by Sockatume (732728)

      They're not claiming her name as their IP, through copyright or anything else. They've told this skeezy gear company that they can't start using an olympiad's name to sell their crappy products just because that olympiad happens to use their products.

    • Re: (Score:3, Funny)

      by lymond01 (314120)

      I wonder when Adobe will pull a Google and protect their name by claiming Photoshop is not a verb (and therefore not an everyday term that might fall outside of copyright law). Or perhaps they'll just enjoy the fact (monetarily speaking) that people aren't saying, "Yah. That chick is gimped. You can see the floating pixels..."

    • by zappepcs (820751)

      Why restore it now, a good slashdotting worth of free advertisement is probably more than they hoped for... or maybe expected. Either way, I'm sure they are happy with their site count today.

    • by Hurricane78 (562437) <deleted@@@slashdot...org> on Thursday February 18, 2010 @09:09PM (#31194006)

      The problem here is not the crazy guys (in this case at the IOC).

      The problem is us as a population, buying into their bullshit, despite it only hurting us, and only being for their advantage.

      There are different ways to deal with bullshit:
      1. Blindly believe it, because the other one is so dominant, and you are so weak. The choice of the coward. But the default choice of about 70% of the population for 70% of all events.
      2. Accepting it as a valid view, but engaging in an argumentation to refute it, because you have a own sense of reality, but are not secure in it. A lost case, since the other side is not employing logic, but delusion. You will be dragged down into their game, play there rules, and inevitably lose. The choice of an additional 25% of the population / for 25% of all events.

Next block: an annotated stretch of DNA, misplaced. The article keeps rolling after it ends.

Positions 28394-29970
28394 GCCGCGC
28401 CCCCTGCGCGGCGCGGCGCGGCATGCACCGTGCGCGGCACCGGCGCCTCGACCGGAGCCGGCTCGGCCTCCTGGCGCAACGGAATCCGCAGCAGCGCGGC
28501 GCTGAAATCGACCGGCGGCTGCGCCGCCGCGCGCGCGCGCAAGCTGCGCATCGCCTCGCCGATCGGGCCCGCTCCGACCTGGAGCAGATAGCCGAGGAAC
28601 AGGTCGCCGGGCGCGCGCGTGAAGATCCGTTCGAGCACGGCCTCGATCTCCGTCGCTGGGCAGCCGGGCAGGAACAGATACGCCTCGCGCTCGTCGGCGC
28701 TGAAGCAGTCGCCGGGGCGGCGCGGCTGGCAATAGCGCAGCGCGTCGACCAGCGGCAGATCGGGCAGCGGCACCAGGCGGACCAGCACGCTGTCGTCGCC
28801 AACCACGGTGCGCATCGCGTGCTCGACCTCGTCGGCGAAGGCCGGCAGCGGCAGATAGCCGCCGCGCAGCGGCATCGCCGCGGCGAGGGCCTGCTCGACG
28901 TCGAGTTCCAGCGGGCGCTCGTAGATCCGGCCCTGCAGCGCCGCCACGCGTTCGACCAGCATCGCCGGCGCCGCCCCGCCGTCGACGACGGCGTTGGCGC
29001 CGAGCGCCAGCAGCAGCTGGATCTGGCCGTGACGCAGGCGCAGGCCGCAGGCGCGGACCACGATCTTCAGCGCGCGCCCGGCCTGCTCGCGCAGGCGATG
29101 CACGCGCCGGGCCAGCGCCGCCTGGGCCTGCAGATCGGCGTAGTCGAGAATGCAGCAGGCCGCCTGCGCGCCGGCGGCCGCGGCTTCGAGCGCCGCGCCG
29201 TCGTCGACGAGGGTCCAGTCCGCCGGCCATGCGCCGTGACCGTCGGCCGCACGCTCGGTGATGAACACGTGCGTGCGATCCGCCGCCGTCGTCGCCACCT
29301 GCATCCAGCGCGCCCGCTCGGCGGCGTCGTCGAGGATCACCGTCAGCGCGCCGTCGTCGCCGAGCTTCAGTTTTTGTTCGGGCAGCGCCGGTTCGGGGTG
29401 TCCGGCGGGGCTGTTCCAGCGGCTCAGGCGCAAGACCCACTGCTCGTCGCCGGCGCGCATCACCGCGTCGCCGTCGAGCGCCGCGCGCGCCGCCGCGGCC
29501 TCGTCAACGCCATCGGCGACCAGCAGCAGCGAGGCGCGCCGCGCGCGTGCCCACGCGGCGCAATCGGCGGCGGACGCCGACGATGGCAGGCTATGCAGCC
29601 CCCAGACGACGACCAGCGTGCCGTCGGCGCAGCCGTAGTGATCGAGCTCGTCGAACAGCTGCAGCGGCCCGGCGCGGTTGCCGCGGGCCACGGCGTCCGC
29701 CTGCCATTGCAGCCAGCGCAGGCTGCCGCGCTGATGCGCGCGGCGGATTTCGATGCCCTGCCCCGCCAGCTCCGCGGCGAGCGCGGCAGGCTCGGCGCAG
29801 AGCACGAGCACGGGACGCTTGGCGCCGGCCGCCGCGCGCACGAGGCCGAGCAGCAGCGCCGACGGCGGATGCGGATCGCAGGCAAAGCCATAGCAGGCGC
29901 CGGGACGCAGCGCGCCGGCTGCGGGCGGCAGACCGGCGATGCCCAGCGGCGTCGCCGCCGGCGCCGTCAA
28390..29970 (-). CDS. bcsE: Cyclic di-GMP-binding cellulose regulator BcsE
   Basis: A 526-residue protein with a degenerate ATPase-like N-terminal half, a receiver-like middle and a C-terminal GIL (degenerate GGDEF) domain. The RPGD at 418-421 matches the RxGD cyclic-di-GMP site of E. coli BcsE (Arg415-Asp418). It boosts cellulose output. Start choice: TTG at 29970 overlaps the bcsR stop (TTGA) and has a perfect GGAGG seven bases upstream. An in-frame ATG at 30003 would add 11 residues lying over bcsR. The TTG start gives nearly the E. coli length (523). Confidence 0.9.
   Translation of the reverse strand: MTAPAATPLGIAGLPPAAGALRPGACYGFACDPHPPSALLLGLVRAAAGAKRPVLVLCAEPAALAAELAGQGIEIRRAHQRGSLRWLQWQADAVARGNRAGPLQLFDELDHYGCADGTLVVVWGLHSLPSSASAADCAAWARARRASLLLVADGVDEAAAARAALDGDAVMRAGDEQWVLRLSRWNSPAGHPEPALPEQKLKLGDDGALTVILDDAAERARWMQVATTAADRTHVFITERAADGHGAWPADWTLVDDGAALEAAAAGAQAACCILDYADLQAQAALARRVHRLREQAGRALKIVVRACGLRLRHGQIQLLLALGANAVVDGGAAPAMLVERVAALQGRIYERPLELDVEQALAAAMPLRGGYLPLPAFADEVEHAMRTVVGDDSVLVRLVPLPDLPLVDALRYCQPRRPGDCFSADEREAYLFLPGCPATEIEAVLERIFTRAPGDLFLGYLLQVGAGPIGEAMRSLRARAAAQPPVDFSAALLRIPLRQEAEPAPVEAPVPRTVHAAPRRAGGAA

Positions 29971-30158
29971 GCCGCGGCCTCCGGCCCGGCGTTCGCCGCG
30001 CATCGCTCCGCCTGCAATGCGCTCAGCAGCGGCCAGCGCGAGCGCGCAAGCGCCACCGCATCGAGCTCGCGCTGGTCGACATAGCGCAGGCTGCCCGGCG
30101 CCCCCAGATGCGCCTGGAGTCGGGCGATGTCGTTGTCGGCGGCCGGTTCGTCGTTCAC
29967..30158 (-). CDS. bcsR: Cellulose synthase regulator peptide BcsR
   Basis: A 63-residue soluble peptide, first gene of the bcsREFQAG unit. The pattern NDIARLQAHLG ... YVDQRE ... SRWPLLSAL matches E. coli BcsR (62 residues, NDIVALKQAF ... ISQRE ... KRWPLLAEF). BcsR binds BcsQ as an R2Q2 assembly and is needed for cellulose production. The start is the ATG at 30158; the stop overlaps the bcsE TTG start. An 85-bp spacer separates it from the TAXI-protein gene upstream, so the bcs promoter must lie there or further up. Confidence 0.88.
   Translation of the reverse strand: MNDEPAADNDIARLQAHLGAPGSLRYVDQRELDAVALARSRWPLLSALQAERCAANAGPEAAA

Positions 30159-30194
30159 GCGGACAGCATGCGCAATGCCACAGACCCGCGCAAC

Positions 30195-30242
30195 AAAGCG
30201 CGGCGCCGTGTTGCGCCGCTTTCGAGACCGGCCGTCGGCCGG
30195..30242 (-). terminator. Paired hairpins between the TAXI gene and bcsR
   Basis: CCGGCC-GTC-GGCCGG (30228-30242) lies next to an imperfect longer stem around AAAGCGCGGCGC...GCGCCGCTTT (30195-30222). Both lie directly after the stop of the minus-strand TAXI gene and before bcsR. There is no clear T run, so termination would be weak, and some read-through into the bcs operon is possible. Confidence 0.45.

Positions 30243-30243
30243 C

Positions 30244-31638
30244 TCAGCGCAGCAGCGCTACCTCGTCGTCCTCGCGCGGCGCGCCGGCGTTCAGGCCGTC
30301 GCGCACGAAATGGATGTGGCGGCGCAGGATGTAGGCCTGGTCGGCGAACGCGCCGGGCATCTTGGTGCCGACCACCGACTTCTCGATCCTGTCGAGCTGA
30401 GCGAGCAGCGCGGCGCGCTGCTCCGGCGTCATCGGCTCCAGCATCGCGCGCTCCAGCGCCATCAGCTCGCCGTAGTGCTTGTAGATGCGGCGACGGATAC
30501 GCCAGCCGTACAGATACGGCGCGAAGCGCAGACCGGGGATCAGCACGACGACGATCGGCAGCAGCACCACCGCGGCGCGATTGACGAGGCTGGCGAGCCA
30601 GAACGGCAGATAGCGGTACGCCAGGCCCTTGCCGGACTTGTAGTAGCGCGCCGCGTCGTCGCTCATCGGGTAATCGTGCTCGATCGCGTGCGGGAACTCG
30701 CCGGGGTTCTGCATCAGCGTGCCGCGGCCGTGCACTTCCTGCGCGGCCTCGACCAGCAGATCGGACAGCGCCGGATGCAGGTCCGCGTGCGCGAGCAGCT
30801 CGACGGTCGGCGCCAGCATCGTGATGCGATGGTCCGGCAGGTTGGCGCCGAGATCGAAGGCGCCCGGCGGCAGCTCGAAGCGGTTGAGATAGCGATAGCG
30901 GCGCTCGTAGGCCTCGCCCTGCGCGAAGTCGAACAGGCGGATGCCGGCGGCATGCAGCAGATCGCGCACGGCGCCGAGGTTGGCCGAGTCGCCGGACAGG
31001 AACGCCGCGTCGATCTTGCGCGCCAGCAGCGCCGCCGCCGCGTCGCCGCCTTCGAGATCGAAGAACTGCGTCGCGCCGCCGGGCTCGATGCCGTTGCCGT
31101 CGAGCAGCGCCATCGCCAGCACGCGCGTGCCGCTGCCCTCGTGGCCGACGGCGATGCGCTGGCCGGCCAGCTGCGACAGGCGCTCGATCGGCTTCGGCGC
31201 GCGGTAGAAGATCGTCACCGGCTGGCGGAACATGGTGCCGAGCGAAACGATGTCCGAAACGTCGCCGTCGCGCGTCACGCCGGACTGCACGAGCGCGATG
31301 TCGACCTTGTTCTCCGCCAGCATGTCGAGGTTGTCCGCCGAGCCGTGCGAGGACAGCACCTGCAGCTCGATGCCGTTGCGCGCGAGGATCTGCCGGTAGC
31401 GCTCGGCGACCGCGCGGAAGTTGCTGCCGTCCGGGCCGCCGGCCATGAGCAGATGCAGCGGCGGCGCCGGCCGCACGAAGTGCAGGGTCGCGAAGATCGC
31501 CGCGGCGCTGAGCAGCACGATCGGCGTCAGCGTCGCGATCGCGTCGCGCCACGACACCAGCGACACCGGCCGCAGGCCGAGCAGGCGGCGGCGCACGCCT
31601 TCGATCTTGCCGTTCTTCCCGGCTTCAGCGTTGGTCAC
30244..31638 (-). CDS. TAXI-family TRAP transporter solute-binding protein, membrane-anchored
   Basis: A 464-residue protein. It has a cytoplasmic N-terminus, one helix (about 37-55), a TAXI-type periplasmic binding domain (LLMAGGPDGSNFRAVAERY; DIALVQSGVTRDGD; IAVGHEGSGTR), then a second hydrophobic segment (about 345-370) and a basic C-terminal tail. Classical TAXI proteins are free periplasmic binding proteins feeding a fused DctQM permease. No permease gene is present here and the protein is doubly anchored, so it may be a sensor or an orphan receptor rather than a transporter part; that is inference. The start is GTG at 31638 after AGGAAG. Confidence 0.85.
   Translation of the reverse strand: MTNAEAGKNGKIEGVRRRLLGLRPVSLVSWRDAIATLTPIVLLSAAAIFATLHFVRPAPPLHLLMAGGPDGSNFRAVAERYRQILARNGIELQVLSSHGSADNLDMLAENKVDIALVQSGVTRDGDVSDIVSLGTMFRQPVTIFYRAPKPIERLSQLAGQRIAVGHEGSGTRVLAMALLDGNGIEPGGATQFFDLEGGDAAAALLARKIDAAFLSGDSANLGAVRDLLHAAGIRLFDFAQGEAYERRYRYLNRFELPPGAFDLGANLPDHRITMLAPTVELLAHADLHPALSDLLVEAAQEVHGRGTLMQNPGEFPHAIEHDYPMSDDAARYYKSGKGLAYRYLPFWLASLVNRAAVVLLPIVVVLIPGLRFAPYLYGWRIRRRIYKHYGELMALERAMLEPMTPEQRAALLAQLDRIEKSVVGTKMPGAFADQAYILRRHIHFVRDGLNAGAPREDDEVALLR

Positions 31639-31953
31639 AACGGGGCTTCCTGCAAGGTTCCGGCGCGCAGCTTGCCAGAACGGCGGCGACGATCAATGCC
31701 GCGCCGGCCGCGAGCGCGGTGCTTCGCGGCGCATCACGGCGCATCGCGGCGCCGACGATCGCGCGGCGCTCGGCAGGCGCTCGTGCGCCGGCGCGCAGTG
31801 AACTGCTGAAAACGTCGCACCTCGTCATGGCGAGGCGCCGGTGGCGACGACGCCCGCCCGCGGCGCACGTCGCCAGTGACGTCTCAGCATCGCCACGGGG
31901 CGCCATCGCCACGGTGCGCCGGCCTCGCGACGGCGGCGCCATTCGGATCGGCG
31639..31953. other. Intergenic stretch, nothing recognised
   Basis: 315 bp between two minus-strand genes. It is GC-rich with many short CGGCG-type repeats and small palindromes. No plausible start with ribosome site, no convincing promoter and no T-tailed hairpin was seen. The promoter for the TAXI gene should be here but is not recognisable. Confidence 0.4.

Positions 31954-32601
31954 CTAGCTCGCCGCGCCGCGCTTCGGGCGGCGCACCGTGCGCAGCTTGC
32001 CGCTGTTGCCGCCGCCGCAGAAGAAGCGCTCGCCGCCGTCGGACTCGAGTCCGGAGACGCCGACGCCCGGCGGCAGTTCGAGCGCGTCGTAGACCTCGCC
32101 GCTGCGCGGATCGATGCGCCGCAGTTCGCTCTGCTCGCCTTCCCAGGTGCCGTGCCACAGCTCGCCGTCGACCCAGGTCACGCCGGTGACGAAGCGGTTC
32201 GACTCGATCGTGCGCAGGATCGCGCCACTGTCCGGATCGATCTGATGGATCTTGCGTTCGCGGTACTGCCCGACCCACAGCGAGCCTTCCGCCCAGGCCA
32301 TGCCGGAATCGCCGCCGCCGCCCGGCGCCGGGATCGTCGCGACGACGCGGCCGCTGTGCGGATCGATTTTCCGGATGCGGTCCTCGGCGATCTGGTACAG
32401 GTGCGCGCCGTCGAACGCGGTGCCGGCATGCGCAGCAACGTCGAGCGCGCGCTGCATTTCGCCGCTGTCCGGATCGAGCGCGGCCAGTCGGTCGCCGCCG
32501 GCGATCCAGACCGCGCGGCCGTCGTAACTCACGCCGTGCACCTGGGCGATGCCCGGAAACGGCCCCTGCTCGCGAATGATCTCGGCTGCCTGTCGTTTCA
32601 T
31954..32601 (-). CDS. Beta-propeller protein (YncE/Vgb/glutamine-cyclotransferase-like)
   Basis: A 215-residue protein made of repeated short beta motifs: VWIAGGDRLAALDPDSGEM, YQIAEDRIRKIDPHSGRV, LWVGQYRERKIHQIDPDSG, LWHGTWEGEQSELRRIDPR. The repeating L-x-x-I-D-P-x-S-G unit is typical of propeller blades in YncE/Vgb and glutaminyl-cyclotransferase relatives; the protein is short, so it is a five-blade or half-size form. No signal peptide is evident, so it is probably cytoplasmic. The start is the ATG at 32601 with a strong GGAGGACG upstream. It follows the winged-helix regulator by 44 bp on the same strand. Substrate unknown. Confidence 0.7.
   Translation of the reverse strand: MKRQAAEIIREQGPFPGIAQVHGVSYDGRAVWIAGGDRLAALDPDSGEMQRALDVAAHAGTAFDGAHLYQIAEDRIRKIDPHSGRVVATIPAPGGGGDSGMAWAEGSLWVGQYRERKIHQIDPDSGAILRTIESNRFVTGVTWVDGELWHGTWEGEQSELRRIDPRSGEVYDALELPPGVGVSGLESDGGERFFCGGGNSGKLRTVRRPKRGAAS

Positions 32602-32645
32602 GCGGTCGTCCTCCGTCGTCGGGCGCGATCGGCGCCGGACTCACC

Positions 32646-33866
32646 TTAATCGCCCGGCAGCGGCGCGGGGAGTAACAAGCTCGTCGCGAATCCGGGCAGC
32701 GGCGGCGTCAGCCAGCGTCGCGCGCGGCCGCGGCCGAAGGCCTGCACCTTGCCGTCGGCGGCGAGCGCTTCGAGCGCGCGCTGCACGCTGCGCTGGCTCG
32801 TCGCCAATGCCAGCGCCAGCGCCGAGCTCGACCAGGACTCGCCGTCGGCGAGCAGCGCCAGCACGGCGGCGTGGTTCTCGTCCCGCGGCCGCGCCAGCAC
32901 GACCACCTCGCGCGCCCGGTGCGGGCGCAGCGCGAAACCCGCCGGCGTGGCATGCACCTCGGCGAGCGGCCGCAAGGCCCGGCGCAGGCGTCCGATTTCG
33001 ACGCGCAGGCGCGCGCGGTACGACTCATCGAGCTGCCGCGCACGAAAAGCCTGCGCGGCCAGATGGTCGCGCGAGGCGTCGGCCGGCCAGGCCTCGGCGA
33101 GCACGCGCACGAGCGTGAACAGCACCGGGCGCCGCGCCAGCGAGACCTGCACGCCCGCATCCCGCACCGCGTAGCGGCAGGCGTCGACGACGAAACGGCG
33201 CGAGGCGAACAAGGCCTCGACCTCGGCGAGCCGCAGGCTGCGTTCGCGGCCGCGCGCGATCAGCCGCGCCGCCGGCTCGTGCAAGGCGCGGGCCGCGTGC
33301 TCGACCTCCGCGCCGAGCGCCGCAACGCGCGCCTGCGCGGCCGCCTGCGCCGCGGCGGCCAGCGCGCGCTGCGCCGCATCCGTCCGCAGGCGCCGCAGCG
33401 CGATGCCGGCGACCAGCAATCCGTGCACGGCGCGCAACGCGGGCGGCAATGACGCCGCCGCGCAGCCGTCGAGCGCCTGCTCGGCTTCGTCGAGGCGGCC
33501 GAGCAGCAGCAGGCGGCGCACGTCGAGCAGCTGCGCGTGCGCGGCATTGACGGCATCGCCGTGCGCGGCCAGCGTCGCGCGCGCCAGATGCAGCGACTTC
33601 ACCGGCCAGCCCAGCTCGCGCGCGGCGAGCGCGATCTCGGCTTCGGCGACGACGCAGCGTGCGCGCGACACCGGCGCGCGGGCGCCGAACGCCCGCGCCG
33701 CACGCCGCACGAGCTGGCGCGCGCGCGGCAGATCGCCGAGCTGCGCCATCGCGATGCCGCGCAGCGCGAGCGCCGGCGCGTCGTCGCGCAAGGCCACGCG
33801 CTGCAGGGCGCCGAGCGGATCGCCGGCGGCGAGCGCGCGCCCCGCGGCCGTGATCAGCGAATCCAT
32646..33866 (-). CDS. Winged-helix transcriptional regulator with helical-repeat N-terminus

3. Ignoring or laughing at it, because you have a secure sense or reality, and know that it is bullshit. This is done by only maybe 5% of the population / 5 % of the time. Tops. Because that only is the case for those who are either leaders (not necessarily with followers)... or delusional cowards... or both. ;)

      Seems that the amount of people who understand the rules of bitspace, as opposed to meatspace, and who are also leaders, is way too small to change anything. :/

      And from my experience, that is because we geeks are not very secure around “normal” people. We are not the cool guys in school. But there really is no reason for this. It’s only a self-fulfilling prophecy. Social conditioning.

      I say, let’s change that. Today. From now on.
      If anyone of you has children: Also teach them to be leaders. To be secure in their reality. And in the process: Teach it to yourselves. :)

  • Probably not. (Score:3, Informative)

    by jra (5600) on Thursday February 18, 2010 @07:15PM (#31192748)

    But there is right-of-publicity, and commercial use has different rules than editorial use; Olympians -- excuse me: "atheletes who compete in the biannual international sporting events held around the world -- may sign an agreement that restricts them from allowing companies to use their names commercially without their own agreement with the IOC.

    • by jra (5600)

      In a related story, UVEX needs to hire a new staff poet; the scansion on that is *miserable*.

    • Re:Probably not. (Score:4, Informative)